Sloane

AVAILABLE

Please read our dog bios carefully to be sure that the dog you are applying for suits your family and lifestyle. At Pound Dog Rescue, we believe in the benefits of post-adoption training for our dogs and their families. This allows for continued socialization, and learning and helps to create a well-mannered and balanced dog. Post-adoption training is a requirement in our adoption process.

 

This pretty girl is Sloane! 

Sloane is a 4 year old Cocker Spaniel weighing just under 25lbs. She has a soft creamy coat and the most beautiful brown eyes. 

Now I know some of you are already filling out your application for Sloane but please read this bio first as we are looking for a very special family for Sloane. Our sweet and sensitive girl was discarded from a large scale breeding organization after 4 years and she has been slow to adapt to the world outside that facility. 4 years without love or socialization have put some hurdles up for Sloane but good luck found Sloane when Pound Dog Rescue decided to pull her into their care and give her a chance. Now she needs one more dose of good luck to help her find the family who can support her through the rest of her life. If you cannot handle a dog that is afraid of you to start and does not want to be touched initially then Sloane will not be a good match for you. I know when we find her family that they will get to see her transform over the next few years but please be honest about what you can handle and what you are looking for. Sloane is safe and loved in her foster home and we will take as long as we need to find the right forever home for her.

Sloane has taken many huge steps during her time in foster care but she still has a journey ahead of her. She is looking for a family with experience dealing with timid dogs, shut down dogs and/or dogs retired from large scale breeding operations.  She needs a home that is quiet and patient where she can be given the time and space she needs to get comfortable. Sloane’s family needs to have experience balancing this space with encouragement forward. We don’t want her to become stagnant so she needs to be shown the way forward on a daily basis. It is easy to want to coddle and protect her but this will not help her adapt or evolve.  

Outside of these needs, Sloane is a sweet and easy dog to have around. In the home she is crate trained and her crate is where she feels safest when we aren’t around and at night.   She also has a dog bed in a wooded frame that is in the corner of our living room.  This is where she likes to spend her time.  She wants to be in the room with us, but likes the security of having her bed against the wall where she can watch the goings on from a safe spot.   She is a social dog at heart and can often be seen wiggling her little nubby tail when we are around, she just isn’t comfortable with a lot of hands on attention yet.   She is quite content in her bed and will quietly lie there, on the comfy pillow, either napping or just monitoring.   We know in more time she will be a dog who wants more physical interaction with her people, but this is a long term goal, for now we take it as a huge win that she actively wants to be in the room with us and to be a part of the family.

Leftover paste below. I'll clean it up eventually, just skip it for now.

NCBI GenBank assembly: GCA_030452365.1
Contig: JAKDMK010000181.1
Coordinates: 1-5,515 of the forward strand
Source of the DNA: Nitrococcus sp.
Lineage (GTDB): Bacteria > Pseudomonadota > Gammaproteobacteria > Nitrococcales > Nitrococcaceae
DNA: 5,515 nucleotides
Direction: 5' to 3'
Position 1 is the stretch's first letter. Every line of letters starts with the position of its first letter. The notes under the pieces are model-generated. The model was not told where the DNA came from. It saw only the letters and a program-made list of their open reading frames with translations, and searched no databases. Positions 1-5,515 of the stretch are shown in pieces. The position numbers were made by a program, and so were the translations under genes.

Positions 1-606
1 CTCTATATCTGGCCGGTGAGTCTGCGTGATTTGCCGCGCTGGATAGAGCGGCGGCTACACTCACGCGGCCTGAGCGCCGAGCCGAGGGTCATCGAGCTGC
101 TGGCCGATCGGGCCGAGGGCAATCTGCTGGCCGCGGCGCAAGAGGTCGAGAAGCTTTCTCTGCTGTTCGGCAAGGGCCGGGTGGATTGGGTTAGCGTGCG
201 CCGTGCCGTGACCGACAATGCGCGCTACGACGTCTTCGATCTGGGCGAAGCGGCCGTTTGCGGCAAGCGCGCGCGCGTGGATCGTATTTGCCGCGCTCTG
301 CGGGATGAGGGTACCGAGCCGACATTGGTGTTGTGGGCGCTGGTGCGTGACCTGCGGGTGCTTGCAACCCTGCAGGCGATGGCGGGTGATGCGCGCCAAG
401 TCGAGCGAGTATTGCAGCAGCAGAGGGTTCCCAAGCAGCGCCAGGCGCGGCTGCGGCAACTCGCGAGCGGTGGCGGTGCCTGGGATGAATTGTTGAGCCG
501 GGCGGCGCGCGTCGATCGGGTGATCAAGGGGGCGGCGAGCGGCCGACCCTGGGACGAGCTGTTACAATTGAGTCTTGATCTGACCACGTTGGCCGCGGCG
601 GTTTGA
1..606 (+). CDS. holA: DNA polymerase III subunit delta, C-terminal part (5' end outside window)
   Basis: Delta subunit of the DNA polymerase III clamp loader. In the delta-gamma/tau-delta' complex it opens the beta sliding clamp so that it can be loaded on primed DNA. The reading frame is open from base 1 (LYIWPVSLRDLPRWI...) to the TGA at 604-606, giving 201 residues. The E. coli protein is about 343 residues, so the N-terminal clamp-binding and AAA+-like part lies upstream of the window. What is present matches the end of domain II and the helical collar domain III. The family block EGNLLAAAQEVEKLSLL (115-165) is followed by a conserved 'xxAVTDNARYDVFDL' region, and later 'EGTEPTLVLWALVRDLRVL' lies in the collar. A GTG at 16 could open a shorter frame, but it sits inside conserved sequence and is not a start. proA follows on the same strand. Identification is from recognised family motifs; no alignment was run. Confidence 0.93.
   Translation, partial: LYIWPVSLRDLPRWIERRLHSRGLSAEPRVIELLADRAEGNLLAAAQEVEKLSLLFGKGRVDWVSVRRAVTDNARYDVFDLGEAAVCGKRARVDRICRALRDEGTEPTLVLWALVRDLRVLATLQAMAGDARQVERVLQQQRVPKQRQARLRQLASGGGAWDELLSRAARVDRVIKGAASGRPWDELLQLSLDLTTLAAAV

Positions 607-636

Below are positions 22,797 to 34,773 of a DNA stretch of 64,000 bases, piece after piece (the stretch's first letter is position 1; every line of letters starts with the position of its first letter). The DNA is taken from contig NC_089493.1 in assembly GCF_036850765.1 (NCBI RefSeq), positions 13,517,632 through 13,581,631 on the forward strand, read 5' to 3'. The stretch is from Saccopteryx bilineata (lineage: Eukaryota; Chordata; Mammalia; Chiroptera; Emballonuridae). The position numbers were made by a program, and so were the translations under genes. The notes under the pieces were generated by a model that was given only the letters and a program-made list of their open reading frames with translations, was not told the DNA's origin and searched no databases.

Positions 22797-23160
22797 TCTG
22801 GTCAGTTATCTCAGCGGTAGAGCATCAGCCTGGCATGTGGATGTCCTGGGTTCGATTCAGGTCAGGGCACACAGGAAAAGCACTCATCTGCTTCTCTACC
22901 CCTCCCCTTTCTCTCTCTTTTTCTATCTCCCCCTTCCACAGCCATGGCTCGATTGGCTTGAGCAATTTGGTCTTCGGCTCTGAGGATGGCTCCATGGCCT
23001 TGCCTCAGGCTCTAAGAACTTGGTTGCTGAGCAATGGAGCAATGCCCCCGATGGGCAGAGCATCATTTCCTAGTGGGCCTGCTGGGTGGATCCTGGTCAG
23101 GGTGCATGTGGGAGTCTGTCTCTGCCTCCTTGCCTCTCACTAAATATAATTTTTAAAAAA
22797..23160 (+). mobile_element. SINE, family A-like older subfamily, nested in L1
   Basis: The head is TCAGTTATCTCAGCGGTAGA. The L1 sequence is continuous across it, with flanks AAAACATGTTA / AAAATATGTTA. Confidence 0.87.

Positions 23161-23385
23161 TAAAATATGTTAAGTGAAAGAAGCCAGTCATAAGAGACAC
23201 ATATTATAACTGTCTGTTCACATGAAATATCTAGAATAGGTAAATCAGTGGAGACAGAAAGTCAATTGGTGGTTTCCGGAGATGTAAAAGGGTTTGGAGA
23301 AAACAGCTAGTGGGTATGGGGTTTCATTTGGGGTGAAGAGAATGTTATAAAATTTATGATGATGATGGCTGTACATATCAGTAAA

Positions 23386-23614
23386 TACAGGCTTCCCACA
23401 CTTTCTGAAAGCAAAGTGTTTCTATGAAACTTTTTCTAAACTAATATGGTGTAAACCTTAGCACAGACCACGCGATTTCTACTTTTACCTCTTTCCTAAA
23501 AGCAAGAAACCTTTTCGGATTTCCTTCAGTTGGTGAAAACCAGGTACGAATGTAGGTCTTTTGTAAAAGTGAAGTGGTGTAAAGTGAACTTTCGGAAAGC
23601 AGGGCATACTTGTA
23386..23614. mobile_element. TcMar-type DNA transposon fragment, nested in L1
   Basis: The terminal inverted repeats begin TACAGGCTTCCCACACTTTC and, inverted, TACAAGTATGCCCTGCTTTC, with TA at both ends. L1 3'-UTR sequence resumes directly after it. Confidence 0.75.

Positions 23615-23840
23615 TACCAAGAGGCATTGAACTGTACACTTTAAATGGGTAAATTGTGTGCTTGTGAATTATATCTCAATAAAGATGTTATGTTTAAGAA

Sloane lives with several other dogs right now and gets along with everyone although there is not much playing interaction.   She did not enjoy the energy of recent foster puppies; she is a dog that appreciates peace and calmness.  She would be best with another mature dog in the home as long as they were calm and quiet and did not pester her to socialize or play. She likes the companionship and another dog to be a role model for her in her forever home would be best for her.  She finds comfort in the presence of the other dogs so another appropriate dog in the home would be helpful and what we would be looking for in Sloane’s forever home. She readily accepts other dogs in her bed area and will cuddle with them.  She has been a calming presence for our latest foster dog that chose Sloane as the dog she wanted to lie with and Sloane happily took on this role of security blanket.   Sloane would be fine with dog savvy cats as she has shown no interest in the cats in her foster home.

Sloane has learned the routine of our home and she seems to find comfort in the schedule. She will come to the kitchen with the other dogs to see about dinner, although she is quick to run back to her bed once we notice her. It still makes us smile because this is relatively new behavior and signals real change in her confidence.  She will also follow along with the other dogs when it is time to go outside to the yard or for a walk.